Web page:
- Athlete exposure: Most M2E applications have public leaderboards which are used to track the relative performance of users. These can be local, national, or even international leaderboards, which participants can climb by competing with other users. In some cases, this performance can be used to secure sponsorships and allows athletes to gain recognition and exposure for their achievements.
- Gamability: Move-to-earn applications typically rely on fitness data tracked by wearables or the device itself. While this data is generally accurate, it can often be manipulated in various ways to falsify the amount of activity it detects which, in turn, can be used to fraudulently increase the rewards earned. Though many M2E applications use techniques like machine learning and GPS data to help detect cheating, some fraction of the reward pool will always be siphoned off by fraudsters — reducing the rewards for genuine users.
- Speculative: Since the vast majority of move-to-earn applications reward users in a volatile cryptocurrency (e.g STEPN’s GST or Step App’s KCAL), the amount people earn can fluctuate over time, irrespective of their exercise output. In some cases, this can be beneficial if the token appreciates in value, but more often than not it will be a drawback when the token loses value.
- Poor sustainability: Depending on the tokenomics of the platform’s utility and reward tokens, it is common to see M2E applications with highly inflative token supplies. Since these tokens often have limited utility other than staking and rewarding users, this can lead to significant downward pressure on the market, gradually diminishing the value of the rewards. Likewise, since users can often earn tens, hundreds, or potentially even thousands of dollars per day using the app, this can lead to a rapid influx of new users, further increasing supply-side demand.
- Limited accessibility: In order to balance sustainability with rewards many M2E applications limit both the number of users that can earn at any one time (e.g. STEPN’s invitation feature) and the amount of rewards distributed per day. This, combined with the requirement to hold either expensive NFTs or a large amount of governance tokens to participate can make it difficult for regular users to begin earning.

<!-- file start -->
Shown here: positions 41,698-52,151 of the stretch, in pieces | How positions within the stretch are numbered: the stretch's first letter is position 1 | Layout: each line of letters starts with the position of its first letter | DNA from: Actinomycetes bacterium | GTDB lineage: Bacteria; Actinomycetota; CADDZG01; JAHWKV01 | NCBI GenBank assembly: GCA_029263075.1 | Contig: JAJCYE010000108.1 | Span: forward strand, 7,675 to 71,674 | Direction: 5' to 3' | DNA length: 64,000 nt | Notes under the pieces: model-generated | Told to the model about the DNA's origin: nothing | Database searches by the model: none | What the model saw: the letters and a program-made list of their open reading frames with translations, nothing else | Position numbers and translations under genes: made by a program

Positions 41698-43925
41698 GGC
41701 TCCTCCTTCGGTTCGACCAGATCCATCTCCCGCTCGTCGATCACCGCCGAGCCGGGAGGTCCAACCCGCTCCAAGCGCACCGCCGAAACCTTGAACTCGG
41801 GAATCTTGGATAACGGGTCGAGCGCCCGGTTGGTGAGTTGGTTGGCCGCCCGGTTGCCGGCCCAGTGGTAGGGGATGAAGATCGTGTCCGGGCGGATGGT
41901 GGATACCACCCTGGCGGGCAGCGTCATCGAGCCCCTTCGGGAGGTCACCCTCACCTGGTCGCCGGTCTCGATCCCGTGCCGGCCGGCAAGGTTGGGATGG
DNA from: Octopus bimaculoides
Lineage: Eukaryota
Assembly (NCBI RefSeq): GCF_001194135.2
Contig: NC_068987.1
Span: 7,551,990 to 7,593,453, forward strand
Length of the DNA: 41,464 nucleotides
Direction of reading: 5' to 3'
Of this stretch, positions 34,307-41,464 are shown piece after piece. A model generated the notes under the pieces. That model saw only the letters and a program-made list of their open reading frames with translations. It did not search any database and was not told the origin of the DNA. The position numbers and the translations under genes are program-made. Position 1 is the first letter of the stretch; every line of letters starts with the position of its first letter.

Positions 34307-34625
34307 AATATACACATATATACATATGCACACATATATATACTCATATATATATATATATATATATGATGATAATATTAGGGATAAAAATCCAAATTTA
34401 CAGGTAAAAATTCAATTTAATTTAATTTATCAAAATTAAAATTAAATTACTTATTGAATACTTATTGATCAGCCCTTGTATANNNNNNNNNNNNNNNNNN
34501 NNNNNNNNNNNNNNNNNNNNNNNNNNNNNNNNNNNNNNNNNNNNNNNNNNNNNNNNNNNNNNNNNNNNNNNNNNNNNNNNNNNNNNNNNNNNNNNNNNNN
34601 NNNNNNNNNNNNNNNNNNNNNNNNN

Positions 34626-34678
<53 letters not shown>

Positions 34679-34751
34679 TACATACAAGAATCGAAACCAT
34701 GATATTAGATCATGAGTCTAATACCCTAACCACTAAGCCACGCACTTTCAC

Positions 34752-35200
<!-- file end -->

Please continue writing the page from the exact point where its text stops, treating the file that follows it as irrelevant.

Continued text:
With some of the most popular move-to-earn applications now racking up hundreds of thousands to millions of participants, it is clear that the model has the potential to motivate a huge number of people to take charge of their fitness.
However, In their current iteration, many Move-to-Earn platforms are unlikely to be viable long term. Ranging from potentially significant inflation to high barriers to entry, and excessive returns for a small handful of users, many M2E applications suffer from extreme supply-side pressure — which can drive down the value of rewards for users.
That said, many move-to-earn projects are beginning to take measures to better balance supply with demand, such as by improving token utility, limiting the number of participants, adding burn functionality, and providing rewards that are commensurate with effort. Others are beginning to unveil innovations that could catalyze a measurable change in many people’s lives — such as STEPN’s upcoming quest system and social elements, MoveZ boost zone functionality, and Sweatcoin’s powerful charity initiatives.
It is likely that while many M2E applications will experience prolific short-term success, only the most adaptable and sustainable will be able to survive in a post-speculative era. The others will likely slowly erode value and users to the few platforms with the right mix of features, team, community, and partners.
About Master Ventures
Master Ventures is a blockchain-focused venture studio helping to build the next generation of blockchain-based Web 3.0 system innovations within the crypto industry. Launched in 2018 by Founder and CEO Kyle Chassé, the company’s ethos can best be summarized in the acronym #BeBOLD: Benevolent, Open, Love, Decentralized.
Master Ventures co-creates with entrepreneurs and businesses worldwide to turn the best ideas into innovative and disruptive products. They do this by investing as strategic partners through offering advisory services to the projects they believe in. To date, Master Ventures has invested in over 40 crypto projects, including the likes of Kraken, Coinbase, Bitfinex, Reef, DAO Maker, Mantra DAO, Thorchain, and Elrond.